The choice then, as you rightly suggest, is between fullness in the sense of time, or fullness in the sense of maturity. Either would make sense, as both are true. But I agree with you that it seems more likely that Paul is referring to the same event that Jesus has in mind in Lk 21:24 where the language is remarkably similar. Paul believed with Jesus that the age ends with the day of the Lord, which accomplishes at once the end of Gentile dominion and the restoration of captive Israel (the grafting in again of the ‘natural branches’). Moreover, seeing the term ‘fulness of the Gentiles’ as a time that ends with the coming of the Deliverer out of Zion at the day of the Lord makes better sense of Paul’s much disputed phrase, “And so (‘at this time’, or ‘in this way’?) ‘ALL’ shall be saved” (Ro 11:26).
As I’ve tried to show elsewhere, the term, ‘all Israel’, does not signify the completed salvation of ‘all’ Jews and Gentiles within the present age, as held by the replacement view. Rather, Paul’s expectation of the salvation of ‘all Israel’ looks ahead to the future salvation of the Jewish remnant that survives the final tribulation (Jer 30:7 w/ Dan 12:1) as an inviolable covenant necessity (Isa 59:21 w/ Ro 11:27).
After the salvation that comes to the beleaguered nation ‘in one day’ (Isa 66:8; Zech 3:9), a number of scriptures show that “from that ‘day’ and forward” (Ezek 39:22), every child born to Jewish parentage will ‘all’ be ‘taught of God’, so that never again will a Jewish resident of the renewed Land and nation have occasion to say to his or her Jewish neighbor, “know the Lord” (compare Isa 54:13; 59:21; 60:21; Jer 31:34).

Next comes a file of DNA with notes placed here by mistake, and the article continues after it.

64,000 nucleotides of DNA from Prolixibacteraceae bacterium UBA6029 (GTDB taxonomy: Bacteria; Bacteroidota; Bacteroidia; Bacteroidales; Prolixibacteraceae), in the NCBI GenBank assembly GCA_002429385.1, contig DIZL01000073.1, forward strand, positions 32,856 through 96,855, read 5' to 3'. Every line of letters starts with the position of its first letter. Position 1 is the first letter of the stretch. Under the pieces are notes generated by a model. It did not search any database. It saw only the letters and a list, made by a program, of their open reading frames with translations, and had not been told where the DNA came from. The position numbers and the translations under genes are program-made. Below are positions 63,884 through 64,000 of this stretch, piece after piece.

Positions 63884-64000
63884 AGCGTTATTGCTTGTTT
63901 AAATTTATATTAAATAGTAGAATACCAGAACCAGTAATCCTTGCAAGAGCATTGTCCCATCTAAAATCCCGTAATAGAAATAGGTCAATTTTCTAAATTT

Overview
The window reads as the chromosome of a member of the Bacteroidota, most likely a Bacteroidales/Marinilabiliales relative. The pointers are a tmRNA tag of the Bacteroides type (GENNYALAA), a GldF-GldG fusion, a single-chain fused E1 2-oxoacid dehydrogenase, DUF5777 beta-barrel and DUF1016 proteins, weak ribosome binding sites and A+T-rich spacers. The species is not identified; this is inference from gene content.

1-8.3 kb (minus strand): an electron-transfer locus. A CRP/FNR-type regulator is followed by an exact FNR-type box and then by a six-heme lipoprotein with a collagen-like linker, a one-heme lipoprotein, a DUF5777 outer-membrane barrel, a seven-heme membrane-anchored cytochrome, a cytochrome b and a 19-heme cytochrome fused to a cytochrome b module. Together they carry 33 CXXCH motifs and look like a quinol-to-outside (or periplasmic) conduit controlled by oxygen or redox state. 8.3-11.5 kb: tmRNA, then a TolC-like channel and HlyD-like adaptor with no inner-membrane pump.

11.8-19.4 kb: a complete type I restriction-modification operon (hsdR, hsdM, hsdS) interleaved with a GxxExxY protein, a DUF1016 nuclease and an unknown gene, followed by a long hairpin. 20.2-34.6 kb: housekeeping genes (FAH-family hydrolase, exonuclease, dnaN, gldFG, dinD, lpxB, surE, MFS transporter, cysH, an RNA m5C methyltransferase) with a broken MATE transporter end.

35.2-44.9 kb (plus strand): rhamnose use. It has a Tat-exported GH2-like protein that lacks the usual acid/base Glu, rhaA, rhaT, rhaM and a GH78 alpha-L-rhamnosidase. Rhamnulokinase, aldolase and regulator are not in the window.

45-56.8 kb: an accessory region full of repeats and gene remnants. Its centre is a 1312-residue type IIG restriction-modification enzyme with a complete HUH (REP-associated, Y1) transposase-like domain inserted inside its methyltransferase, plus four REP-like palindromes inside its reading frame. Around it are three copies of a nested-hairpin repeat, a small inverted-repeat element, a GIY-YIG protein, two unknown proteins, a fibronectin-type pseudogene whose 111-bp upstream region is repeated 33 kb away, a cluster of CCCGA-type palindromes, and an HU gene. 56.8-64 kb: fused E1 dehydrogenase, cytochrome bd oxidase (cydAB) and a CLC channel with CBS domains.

This miraculously unprecedented situation will exist in remarkable contrast to other nations where salvation will not be so uniform as among the Jews in the Land. That’s another discussion, but I point this out to further support the great transition point of the day of the Lord. “From that time and forward” (the DOL), it will be the time of “their (the natural branches’) fullness” (Ro 11:12). This will stand in marked contrast to present age of hardening and continued exile while Jerusalem and the Land is repeatedly “given unto the Gentiles” (Rev 11:2) UNTIL … the set time (Ps 102:13; 110:3; Dan 8:19; 11:27, 35)
So I agree with your impressions based on a comparison with Acts 3:21 that Paul is thinking of the ‘set time’ in keeping with the Lord’s reference in Lk 21:24, where the language of Ezek Ezek 30:3 is employed of the final judgment of the nations in Israel’s day of the Lord deliverance by the Redeemer that comes to Zion. That’s my view. We can welcome the input of others on this question.
Yours in the Beloved,